The twentieth century went back and forth between two extremes. On one side, individualism would reign supreme in the ambitions of ‘great men’, in the excesses of Wall Street and in the quest for meaning in art and literature. On the other hand, the glorification of a caricature of the human community in the phony communism of nationalized industry under a party dictatorship. On both sides of the Iron Curtain, a battle raged between the need for social action on the parts of large groups of people and the debasement of humanity that happened in the name of this action. A simultaneous perversion of humanity and the individual occurred.
As We See It/As We Don’t See it stand out as one of the best attempts at expressing a politics that both reflects the battle between these poles and cuts to the nature of this tension. No doubt like anything that old, parts of it are now a bit dated, but the basic sentiment and approach are as relevant now as they ever were.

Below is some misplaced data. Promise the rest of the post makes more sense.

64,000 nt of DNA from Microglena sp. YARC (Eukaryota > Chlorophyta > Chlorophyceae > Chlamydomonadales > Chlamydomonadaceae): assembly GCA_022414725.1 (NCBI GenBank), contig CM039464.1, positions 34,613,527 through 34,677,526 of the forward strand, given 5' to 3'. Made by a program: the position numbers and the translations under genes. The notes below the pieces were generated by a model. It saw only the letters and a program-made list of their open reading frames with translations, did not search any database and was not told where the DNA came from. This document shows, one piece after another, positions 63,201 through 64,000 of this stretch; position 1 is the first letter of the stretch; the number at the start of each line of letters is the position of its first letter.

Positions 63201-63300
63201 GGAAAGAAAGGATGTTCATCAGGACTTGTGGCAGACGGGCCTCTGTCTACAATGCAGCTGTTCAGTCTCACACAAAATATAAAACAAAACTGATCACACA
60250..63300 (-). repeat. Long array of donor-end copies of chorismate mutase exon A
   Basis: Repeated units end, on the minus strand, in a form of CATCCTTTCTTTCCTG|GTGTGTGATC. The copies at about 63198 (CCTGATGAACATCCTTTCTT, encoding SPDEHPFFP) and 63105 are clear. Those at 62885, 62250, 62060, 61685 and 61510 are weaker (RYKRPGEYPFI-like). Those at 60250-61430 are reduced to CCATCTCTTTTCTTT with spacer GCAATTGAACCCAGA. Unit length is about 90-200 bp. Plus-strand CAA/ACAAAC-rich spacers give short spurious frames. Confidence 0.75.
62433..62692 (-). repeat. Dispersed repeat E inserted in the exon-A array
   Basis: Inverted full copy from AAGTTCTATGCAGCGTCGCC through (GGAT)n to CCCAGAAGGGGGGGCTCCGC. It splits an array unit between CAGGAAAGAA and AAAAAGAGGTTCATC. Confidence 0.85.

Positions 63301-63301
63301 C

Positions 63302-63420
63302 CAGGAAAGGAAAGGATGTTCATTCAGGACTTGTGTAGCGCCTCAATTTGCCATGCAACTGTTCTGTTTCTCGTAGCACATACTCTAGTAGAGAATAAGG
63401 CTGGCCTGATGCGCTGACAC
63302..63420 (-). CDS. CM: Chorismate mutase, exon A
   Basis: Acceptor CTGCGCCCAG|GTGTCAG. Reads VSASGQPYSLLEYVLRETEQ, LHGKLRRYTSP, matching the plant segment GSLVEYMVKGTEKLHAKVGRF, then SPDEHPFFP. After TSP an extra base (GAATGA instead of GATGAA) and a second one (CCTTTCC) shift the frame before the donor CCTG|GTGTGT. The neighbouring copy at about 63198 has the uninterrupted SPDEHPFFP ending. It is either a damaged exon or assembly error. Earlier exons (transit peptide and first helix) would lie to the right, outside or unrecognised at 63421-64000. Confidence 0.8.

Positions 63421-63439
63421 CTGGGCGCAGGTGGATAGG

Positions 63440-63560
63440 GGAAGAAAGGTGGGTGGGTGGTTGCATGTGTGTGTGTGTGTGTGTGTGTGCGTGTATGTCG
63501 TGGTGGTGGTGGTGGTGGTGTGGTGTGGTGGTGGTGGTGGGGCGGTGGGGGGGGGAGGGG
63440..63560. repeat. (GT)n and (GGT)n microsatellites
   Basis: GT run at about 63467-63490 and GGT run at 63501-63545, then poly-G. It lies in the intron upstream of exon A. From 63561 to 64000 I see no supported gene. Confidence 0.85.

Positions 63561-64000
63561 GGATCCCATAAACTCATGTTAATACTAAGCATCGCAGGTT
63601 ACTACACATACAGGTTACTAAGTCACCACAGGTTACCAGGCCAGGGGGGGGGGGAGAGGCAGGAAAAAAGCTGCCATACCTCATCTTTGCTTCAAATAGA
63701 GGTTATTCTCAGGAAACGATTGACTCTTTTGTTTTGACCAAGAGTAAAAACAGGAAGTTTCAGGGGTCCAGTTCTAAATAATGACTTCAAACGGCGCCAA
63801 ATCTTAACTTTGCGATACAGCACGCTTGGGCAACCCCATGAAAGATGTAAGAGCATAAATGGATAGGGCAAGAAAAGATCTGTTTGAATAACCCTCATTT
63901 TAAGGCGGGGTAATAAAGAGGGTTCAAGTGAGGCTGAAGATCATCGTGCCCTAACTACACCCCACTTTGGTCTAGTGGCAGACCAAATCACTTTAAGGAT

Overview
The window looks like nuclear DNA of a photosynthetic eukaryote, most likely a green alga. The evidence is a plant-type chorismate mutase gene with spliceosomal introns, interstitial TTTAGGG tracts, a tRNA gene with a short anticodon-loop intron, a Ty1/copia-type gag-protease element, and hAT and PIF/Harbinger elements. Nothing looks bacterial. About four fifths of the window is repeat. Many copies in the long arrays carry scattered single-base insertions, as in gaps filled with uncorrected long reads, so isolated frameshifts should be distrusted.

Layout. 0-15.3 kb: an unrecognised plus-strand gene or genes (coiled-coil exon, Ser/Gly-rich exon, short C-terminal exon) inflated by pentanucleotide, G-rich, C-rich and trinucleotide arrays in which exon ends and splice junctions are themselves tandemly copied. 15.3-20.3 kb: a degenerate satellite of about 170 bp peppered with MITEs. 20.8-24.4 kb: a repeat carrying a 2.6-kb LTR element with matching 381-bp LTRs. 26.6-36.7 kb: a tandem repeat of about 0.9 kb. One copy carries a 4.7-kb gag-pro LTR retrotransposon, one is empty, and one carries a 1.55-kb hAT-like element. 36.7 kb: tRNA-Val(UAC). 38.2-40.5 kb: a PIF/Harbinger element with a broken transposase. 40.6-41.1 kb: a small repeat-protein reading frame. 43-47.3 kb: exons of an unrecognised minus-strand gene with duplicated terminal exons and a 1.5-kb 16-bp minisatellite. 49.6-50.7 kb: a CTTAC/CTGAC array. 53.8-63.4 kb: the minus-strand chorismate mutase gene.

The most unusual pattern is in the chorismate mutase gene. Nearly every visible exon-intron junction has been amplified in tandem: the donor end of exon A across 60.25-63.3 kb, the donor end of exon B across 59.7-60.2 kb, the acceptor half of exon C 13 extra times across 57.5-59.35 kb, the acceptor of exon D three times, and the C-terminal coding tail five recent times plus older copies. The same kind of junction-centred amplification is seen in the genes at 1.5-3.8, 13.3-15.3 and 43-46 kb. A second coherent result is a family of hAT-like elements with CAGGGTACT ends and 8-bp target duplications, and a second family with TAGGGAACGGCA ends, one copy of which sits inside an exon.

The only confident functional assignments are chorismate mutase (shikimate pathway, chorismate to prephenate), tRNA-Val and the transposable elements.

These texts were taken from the on-line Solidarity and Subversion archive at af-north.org
As we see it / Don’t see it
I. As We See It
A pamphlet produced in January 2009 by Brighton Solidarity Federation as a clarification of the meaning of anarcho-syndicalism in the 21st century, and as a contribution to the debate over strategy and organisation.
Solidarity Federation’s Industrial Strategy
The Solidarity Federation seeks to create a militant opposition to the bosses and the state, controlled by the workers themselves. Its strategy can apply equally to those in the official trade unions who wish to organise independently of the union bureaucracy and those who wish to set up other types of self-organisation.